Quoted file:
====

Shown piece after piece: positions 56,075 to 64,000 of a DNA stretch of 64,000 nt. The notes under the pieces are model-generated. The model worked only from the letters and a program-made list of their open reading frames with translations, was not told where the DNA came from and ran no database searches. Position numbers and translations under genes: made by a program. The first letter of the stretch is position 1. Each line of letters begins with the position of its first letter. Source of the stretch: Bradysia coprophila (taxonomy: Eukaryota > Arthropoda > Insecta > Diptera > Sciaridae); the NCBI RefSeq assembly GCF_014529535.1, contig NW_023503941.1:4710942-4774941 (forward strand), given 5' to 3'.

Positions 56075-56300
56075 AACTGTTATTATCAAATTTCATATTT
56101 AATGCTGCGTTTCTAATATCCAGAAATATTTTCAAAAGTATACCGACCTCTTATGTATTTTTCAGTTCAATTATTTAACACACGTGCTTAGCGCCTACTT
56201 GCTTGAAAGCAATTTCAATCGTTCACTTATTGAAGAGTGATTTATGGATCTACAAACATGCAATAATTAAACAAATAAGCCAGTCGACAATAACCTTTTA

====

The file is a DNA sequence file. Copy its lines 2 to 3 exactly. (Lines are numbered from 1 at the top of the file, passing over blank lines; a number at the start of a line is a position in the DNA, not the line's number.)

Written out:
Positions 56075-56300
56075 AACTGTTATTATCAAATTTCATATTT